Drink and eat beyond the usual old red / white accords

Vintage Pacific NW: We’re revisiting some of our favorite stories from some of our favorite former magazine contributors. Check back weekly for timeless classics focused on diet, fitness, gardening, and more.

Originally published September 9, 1984
By Tom Stockley, Former Associate Editor of Pacific Magazine

A FEW YEARS AGO, a New York wine writer, tired of wondering which wine went with which dish, recorded this message on his phone: “I’m away from the phone right now. But if it’s an emergency, it’s white wine with fish and red with meat.

Funny as it may sound, it was typical of the advice available on food and wine pairing with meals. Even wine books are so generalized that the information is sometimes useless.

Suggesting a chardonnay with seafood, for example, ignores the fact that salmon, a rich, oily fish, pairs well with light red wines. Or, white wine with chicken, a universal suggestion, skips the fact that the chicken might have been prepared in a port sauce and therefore calls for a red wine.

Enter a new booklet, “Wine and Dine,” written and published in Washington State. It focuses on the food and wine pairing, and it’s right on the mark. Captioned “A Culinary Guide to Washington State Wines,” the paperback was written by Lynn Crook, owner of a cooking school in Eastern Washington, and was funded by the Department of agriculture in Washington State.

“Beyond the maxim of pairing red wine with red meat and white wine with white meat and seafood, there were two sources of inspiration for these recipes,” writes Crook in the preface to the delivered. “First, wine flavor associations, food terms used to describe the smell or taste of wine, recipe suggestions. For example, the hint of green olive in a cabernet sauvignon inspired a recipe for braised duck with green olives, while the apple scent of a chardonnay inspired a dish of chicken with apples.

In addition, Crook studied the natural affinities of wine, those classic food and wine pairings that have worked well over the years, such as trout riesling or roast beef or lamb cabernet sauvignon. But rather than accepting proven combinations, she discusses the reasoning behind the choice, taking into account the acidity, components and flavors of each wine.

Finally, and this may be a first, she discovered new food associations for our local wines, such as merlot with grilled salmon, and semillon with veal and scallops. As for this age-old question, she concludes that with higher acidity and stronger varietal character, Washington State wines pair well with delicate and spicy Chinese dishes.

But, because the book is first and foremost a cookbook, there are innovative ideas for combining flavors in recipes. Here is a sample of its orientations:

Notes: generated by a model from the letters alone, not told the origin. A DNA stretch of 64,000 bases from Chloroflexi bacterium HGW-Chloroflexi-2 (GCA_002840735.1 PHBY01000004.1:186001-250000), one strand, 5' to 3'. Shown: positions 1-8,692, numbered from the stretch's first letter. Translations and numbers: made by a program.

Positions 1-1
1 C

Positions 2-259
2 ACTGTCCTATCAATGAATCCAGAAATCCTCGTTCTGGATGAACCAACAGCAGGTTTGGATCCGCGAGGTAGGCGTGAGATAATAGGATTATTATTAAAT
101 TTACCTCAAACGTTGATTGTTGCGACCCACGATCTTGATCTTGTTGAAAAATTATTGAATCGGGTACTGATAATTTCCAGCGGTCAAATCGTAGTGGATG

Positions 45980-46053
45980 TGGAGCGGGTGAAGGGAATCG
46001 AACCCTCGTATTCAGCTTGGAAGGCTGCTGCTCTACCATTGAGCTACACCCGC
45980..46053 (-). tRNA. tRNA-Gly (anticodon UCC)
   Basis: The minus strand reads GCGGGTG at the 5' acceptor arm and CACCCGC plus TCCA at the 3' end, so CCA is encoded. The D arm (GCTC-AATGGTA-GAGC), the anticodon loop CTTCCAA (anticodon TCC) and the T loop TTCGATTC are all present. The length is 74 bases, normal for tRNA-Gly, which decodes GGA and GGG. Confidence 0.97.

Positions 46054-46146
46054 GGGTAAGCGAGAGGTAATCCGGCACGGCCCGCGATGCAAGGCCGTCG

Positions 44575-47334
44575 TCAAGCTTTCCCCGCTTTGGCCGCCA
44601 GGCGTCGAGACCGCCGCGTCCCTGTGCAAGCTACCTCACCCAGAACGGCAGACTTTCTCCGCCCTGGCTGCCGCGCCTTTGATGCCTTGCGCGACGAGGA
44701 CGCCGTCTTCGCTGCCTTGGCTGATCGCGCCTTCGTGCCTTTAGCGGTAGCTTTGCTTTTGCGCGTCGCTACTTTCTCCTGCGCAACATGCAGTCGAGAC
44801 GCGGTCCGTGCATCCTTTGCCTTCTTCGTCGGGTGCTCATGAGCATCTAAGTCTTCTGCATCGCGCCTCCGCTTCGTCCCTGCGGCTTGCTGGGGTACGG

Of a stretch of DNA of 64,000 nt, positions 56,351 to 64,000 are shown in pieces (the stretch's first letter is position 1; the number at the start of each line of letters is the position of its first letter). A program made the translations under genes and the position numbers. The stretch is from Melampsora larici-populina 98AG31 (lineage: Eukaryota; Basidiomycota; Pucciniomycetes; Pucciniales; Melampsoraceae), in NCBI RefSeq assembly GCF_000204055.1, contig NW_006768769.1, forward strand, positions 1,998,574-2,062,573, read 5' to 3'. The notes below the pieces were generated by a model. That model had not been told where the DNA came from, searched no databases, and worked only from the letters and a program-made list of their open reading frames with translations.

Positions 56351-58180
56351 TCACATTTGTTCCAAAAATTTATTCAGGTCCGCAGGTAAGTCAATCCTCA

“Any chicken dish made with ginger, apples and cream is meant for a chardonnay,” writes Crook. “Try this recipe and see how the fresh ginger enhances the wine, the apples take over the apple flavor combination of the wine, and the cream balances the acidity of the chardonnay while complementing its richness.”

Of the following Red Snapper with Merlot recipe, Crook writes: “As with most fish or chicken dishes served with red wine, this wine is used in the preparation of the dish. Tomatoes give the fish the acidity necessary for the wine, while the seasoning emphasizes the spiciness of the wine. It makes a very attractive presentation if prepared with a whole fish.

Red snapper with merlot
4 to 6 servings

1 pound of red snapper, whole or in fillets
Plain flour
2 tablespoons of olive oil
1 medium onion, diced
3 stalks of celery, diced
2 garlic cloves, chopped
2 cups canned tomatoes, drained and diced
3 bay leaves
1 teaspoon crushed sweet basil
½ cup of merlot
1½ teaspoon chili powder, or to taste
2 teaspoons of Worcestershire sauce
6 mushrooms
Salt and pepper to taste
1 lemon, sliced
Italian parsley and lemon wedges for garnish

1. Rinse the fish and pat dry, then sprinkle with flour. Arrange the fish in a lightly oiled oval dish. Put aside.
2. Heat the 2 tablespoons of olive oil in a sauté pan.
3. Add onion, celery and garlic and sauté, stirring, until onion is just translucent and celery is still crisp.
4. Add the rest of the ingredients except the sliced ​​lemon and garnish, and bring to a boil.
5. Pour this mixture over the fish and arrange the sliced ​​lemon over the fish.
6. Bake at 350 degrees 20 to 25 minutes for fillets, and up to 40 minutes for whole fish. Check doneness by crumbling with a fork.
7. Remove the bay leaves and serve over rice. Garnish with Italian parsley and lemon wedges.

Leave A Reply

Your email address will not be published.